Carbon offsetting and net zero commitments are currently in a patchy and unregulated state. However, regulated carbon credit markets are growing and there is increasing legislation on a global scale around carbon reporting and reduction.
When it comes to shipping, the lack of clarity is particularly acute. Voluntary carbon offsetting is unregulated and not always scrutinised, so whether to include transportation in offsetting and net zero commitments is left to each entity to decide for itself, creating uneven comparisons and confusion for stakeholders making decisions on carbon emissions.
There is also some disagreement around which activities reduce emissions, and over the difference between “net zero” and zero emissions. Some organisations accept carbon offsetting as a way to achieve net zero emissions, as the carbon emitter pays to ensure that the same amount of carbon dioxide they emit is removed from the atmosphere elsewhere. However, these offsets are unregulated and not necessarily verifiable, and they mean that the polluting technologies are still being used.
“Zero emissions” or “zero carbon” means that the carbon dioxide was not emitted in the first place, usually meaning the vessel is using a different fuel source. These terms are therefore very different to “net zero emissions”, although this is not always made clear.
Carbon offsetting is becoming more prevalent
Compared to its popularity in some other sectors, carbon offsetting in shipping has until now been reasonably discouraged, with a focus instead on reducing carbon emissions. Gains through technology, fuel, and operational improvements, driven by both economic and legislative factors, have been steady but will take decades to reach zero.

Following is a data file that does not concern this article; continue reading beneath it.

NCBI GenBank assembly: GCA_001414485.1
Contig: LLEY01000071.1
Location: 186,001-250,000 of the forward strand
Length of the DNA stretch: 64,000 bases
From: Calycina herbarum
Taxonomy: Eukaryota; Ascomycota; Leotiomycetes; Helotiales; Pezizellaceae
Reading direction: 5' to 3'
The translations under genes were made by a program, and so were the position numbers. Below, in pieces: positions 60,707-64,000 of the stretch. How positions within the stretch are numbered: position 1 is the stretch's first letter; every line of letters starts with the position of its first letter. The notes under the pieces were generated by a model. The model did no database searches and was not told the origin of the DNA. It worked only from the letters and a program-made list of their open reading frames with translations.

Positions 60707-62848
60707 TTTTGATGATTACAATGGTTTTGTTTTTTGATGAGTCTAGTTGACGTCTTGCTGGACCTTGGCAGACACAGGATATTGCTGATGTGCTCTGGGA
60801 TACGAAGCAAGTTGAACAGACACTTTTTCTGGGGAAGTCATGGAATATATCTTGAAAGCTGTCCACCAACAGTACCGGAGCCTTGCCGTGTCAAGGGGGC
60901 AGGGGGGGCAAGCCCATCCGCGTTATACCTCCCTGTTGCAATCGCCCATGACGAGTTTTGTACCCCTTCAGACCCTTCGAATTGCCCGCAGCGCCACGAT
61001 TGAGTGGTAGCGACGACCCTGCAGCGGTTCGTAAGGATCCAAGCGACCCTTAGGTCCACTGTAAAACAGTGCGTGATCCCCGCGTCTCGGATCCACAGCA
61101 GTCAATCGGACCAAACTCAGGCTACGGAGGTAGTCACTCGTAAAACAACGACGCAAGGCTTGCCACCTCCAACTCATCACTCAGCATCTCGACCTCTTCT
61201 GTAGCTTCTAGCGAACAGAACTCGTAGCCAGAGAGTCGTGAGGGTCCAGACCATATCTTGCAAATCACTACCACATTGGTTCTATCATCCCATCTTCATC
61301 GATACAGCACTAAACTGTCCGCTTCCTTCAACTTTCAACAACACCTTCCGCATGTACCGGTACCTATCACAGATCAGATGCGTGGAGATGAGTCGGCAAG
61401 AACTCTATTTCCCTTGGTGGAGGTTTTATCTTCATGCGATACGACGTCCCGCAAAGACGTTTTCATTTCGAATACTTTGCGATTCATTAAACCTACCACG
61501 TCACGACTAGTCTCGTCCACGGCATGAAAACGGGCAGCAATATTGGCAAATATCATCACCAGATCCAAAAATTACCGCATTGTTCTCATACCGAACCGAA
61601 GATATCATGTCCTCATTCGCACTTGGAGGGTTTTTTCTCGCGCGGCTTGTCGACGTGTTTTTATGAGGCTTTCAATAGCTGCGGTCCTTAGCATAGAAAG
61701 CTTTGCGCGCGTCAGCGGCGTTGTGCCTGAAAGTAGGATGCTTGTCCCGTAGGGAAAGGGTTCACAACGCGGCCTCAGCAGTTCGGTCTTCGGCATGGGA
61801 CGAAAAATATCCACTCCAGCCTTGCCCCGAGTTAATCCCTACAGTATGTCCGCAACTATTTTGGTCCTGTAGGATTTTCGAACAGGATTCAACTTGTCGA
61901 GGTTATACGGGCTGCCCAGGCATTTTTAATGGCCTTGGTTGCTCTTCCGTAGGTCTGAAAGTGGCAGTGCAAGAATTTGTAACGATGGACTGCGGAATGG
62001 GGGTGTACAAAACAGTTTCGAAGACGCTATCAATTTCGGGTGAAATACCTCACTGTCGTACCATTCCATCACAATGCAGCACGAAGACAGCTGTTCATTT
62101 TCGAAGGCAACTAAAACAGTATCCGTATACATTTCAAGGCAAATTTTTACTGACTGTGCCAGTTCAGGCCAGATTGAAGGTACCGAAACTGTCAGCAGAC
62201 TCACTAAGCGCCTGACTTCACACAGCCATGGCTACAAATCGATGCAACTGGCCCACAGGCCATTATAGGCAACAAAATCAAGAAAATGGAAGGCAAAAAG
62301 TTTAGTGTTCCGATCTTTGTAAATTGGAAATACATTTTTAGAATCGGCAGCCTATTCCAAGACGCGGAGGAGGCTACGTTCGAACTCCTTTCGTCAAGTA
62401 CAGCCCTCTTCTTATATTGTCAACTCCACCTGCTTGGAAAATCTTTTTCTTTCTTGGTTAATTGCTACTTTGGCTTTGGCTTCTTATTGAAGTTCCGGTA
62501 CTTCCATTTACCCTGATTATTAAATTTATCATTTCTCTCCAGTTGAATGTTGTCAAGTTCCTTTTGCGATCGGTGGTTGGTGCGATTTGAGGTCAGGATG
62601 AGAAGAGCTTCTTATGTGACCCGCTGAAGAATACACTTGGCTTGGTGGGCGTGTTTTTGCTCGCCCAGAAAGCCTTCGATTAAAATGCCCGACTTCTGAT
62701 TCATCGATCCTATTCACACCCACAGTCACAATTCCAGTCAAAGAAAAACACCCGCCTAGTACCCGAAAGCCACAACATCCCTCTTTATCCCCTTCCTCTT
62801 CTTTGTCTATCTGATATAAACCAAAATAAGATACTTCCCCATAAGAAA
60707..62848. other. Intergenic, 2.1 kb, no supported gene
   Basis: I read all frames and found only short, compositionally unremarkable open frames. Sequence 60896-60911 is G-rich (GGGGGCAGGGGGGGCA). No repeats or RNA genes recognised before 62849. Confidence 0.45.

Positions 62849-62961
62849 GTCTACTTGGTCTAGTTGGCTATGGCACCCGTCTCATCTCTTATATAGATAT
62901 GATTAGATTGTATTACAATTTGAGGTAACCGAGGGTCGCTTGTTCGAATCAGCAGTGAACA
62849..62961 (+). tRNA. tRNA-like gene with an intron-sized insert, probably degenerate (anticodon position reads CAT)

In the meantime, some marine fuel traders offer voluntary carbon offsets, in theory meaning that the vessel’s carbon emissions are offset so not counted. However, these voluntary offsets are not accepted by either the IMO or the EU.
This is one of several points of friction that exist between voluntary and compliance carbon schemes. However, as carbon markets are becoming more mature and more regulators are becoming involved in national or regional schemes, carbon offsetting is slowly growing more standardised across reporting regimes, and the voluntary market will likely see increasing standardisation too.
Mandatory emissions trading schemes (ETSs) are growing in quantity and in scope, with plans for better collaboration between regional schemes so that emissions are only subject to one carbon tax and to ensure that each carbon credit is also only used once. As these schemes grow and develop, they are increasingly moving to incorporate a broader scope, including shipping.
The EU has proposed an extension to its ETS to include all emissions from ships above 5,000 gross tonnage for voyages within the EU and 50% of the emissions of voyages starting or ending within the EU, regardless of the vessel’s flag. Importers will need to purchase and retire allowances for each tonne of CO2 emitted in line with this legislation at prices determined by the EU carbon market, which is estimated to rise to €100/tonne by 2030.